Watch Rush - Time Machine: Live in Cleveland
- 2 hr 35 min
Rush - Time Machine: Live in Cleveland is a concert film capturing legendary Canadian rock band Rush's 2011 performance in Cleveland, Ohio. Directed by Sam Dunn and Scot McFadyen, the movie showcases the band's awe-inspiring live performance, highlighting their incredible musicianship and showmanship. The film begins as the camera follows the band onto the stage, while massive screens at the back of the stage depict images of grandfather clocks that seemingly transport the band and audience through time. The band kicks off their set with "The Spirit of Radio" from their iconic 1980 album "Permanent Waves," which immediately sets the tone for a thrilling and unforgettable concert experience.
Throughout the film, the trio - consisting of Geddy Lee on bass, keyboards, and lead vocals, Alex Lifeson on guitars and backing vocals, and Neil Peart on drums and percussion - perform an electrifying setlist that spans their nearly 40-year career. From older hits like "Freewill" and "Subdivisions" to newer fan favorites like "Caravan" and "BU2B," the band showcases a range of sounds and styles that have endeared them to generations of fans.
One of the most impressive elements of the film is how it captures the intricate musicianship of each band member. Geddy Lee's singing is as clear and confident as ever, his bass and keyboard work are both intricate and dazzling, and his onstage banter is both humorous and endearing. Alex Lifeson's guitar playing is as sharp and precise as ever, with his solos and riffs adding a heavy edge to the band's sound. Finally, Neil Peart's drumming is simply awe-inspiring, with his complex rhythms and intricate fills showcasing why he's widely considered one of the greatest drummers of all time.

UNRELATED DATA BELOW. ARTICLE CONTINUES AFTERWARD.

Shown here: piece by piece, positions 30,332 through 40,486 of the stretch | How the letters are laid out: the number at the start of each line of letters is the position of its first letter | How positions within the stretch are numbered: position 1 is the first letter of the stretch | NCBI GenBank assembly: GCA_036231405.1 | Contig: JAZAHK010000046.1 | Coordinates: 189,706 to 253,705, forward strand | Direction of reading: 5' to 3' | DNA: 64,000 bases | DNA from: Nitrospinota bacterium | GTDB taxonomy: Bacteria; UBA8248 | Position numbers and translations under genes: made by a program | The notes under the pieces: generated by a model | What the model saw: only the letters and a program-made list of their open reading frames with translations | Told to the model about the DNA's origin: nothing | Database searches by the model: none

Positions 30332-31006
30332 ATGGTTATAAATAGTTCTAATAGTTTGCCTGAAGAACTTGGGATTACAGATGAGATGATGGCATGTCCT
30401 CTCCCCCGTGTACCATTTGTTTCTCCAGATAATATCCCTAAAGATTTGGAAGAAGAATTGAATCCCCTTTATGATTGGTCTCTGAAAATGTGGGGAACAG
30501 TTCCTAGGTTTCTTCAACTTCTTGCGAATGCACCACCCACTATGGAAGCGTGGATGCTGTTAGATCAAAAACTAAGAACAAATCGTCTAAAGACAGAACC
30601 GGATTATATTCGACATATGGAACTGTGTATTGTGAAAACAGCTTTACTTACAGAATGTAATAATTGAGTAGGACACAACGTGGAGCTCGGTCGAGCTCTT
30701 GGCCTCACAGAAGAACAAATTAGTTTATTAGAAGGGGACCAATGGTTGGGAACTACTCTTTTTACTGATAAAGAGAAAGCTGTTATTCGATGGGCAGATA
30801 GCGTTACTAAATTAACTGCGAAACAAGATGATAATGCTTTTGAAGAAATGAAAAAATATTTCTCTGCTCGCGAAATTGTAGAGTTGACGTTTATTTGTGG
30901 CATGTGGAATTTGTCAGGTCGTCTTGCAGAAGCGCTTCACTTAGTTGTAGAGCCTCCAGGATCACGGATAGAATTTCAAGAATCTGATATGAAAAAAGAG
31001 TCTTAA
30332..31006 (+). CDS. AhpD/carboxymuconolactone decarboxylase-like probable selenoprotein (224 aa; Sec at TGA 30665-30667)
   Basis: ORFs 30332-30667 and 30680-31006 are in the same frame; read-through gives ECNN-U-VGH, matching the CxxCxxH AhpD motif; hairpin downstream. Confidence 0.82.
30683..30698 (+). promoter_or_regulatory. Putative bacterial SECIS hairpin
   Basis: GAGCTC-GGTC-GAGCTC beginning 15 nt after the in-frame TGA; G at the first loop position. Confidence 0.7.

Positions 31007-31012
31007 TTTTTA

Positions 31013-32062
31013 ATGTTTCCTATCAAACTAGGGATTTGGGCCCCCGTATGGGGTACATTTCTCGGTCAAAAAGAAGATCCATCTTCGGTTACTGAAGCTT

The film also showcases the band's impressive stage setup, which includes massive screens that depict everything from fantastical landscapes to archival footage of the band's past performances. The lighting and pyrotechnics are also top-notch, contributing to the overall theatricality of the concert experience.
One of the most memorable moments of the film is the performance of "Time Stand Still," a fan favorite ballad from the band's 1987 album "Hold Your Fire." As the song begins, the screens show nostalgic images of the band's past performances, which elicits cheers and applause from the audience. The lyrics, which speak to the fleeting nature of time, are especially poignant in the context of a rock concert, and the band's heartfelt delivery adds to the emotional impact of the song.
Despite the band's impressive history and countless accolades, they never take themselves too seriously, which is evident in their playful banter and humorous onstage antics. For example, during "The Camera Eye," a song from their 1981 album "Moving Pictures," Lifeson sports a cheesy tourist hat and Lee plays an accordion, eliciting laughs and cheers from the crowd.
Overall, Rush - Time Machine: Live in Cleveland is a must-watch for any fan of the band, as well as anyone who appreciates masterful musicianship and theatrical live performances. The film captures the energy and excitement of a Rush concert, showcasing why the band continues to captivate audiences worldwide.
Rush - Time Machine: Live in Cleveland is a 2015 music movie with a runtime of 2 hours and 35 minutes. It has received mostly positive reviews from critics and viewers, who have given it an IMDb score of 8.5.